Podiatric Vein Care
Introduction to Podiatric Vein Care - Evaluation and Management of Lower Extremity Venous Diseases

In order to accurately diagnose venous insufficiency, a thorough history and physical must be obtained. The history should be a comprehensive family history, as there is a high genetic predisposition to venous insufficiencies and associated disorders. During the physical examination, both the arterial and venous systems are evaluated.

A complete history should include identifying any bleeding disorders, liver dysfunction, or previous vein pathology. A family history should be obtained. Pregnancies and births should also be questioned. Any previous trauma or DVT should also be identified. A complete lower extremity evaluation and how all the systems relate to symptomatology is reviewed.

From the muscular standpoint, there will be little signs of pathology. Symptoms, however, include muscle cramping at night. Neurologically, patients may relate a tingling or burning to their feet. This is commonly associated with tarsal tunnel pathology, as the main cause of tarsal tunnel syndrome are varicose veins. A patient that relates neurological findings in the posterior aspect of the leg may have obvious sciatica pathology. However, oftentimes there is no shooting pains down the leg but varicose veins along the posterior aspect of the lower leg into the popliteal fossa.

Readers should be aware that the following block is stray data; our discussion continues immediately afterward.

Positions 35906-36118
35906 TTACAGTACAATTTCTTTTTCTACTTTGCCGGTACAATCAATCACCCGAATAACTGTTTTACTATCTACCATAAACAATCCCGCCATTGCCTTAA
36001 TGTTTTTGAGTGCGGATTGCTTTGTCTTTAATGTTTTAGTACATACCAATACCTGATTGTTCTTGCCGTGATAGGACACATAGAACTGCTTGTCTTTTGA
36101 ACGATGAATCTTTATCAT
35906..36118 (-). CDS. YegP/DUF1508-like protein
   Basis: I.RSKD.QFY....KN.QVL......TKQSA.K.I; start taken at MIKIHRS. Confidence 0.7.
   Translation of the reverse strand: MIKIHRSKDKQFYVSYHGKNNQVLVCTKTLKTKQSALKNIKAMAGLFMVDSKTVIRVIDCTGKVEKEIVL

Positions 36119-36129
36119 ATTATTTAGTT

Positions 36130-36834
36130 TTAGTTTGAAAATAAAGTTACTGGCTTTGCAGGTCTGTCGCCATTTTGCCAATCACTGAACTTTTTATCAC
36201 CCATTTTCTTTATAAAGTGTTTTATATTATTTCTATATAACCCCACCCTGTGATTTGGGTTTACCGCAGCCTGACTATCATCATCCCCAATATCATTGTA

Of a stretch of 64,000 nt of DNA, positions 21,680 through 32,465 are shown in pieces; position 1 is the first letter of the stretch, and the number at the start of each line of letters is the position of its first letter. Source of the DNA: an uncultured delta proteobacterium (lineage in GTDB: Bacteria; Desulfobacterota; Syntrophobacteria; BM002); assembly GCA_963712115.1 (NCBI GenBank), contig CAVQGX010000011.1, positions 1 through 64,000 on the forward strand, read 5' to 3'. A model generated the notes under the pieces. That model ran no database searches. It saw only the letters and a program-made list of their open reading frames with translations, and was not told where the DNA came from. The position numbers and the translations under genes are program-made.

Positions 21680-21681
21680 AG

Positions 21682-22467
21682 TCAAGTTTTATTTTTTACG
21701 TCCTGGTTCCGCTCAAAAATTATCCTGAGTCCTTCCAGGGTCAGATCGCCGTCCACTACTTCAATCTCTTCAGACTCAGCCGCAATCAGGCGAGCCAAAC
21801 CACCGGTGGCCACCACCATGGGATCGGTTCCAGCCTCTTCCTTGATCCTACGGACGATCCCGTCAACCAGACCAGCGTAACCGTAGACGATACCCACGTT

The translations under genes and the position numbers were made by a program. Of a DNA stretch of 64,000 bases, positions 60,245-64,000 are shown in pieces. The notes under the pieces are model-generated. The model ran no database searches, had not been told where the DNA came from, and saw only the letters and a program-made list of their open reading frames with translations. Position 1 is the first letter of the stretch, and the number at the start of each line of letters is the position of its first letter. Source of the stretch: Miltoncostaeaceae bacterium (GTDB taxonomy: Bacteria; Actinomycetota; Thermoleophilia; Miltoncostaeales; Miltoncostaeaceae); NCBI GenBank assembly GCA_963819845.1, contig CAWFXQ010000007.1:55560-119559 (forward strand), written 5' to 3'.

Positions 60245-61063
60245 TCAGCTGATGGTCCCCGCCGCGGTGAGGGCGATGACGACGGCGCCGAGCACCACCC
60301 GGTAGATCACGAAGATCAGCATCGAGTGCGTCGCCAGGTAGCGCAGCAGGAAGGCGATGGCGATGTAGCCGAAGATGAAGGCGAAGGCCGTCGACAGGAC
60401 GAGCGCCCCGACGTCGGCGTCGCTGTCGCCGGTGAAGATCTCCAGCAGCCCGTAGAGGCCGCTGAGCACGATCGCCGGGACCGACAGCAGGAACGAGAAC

Typically the common peroneal nerve is not involved. However, the superficial peroneal nerve can be involved as the perforating peroneal vein on the anterolateral aspect of the lower leg can contribute to surface pathology.

Dermatologically, findings include the obvious telangiectasias and bulging varicose veins. However, more advanced pathology includes skin color changes along the lower leg. Erythema is typically visualized first followed by brown skin staining due to hemosiderin deposition, atrophy Blanche, and even patches of psoriatic lesions. As blood pools and the liquid escapes to extravascular spaces, it sits stagnant in the lower leg. The release of hemosiderin and other toxins with an increase in acidity will cause the skin to deteriorate and the dermal layers to become affected from the inside. As the dermal layers breakdown and the vein walls lose their elasticity, caution is noted for potential bleeding and skin ulcerations. These are commonly associated with underlying areas of perforating veins. Edema is present and is typically pitting. This can be unilateral or bilateral. Often these advanced changes are noted with chronic venous insufficiency (CVI).

It should be noted that while the presence of varicose veins DO indicate venous insufficiency, the absence of varicose veins DO NOT exclude a diagnosis of venous insufficiency.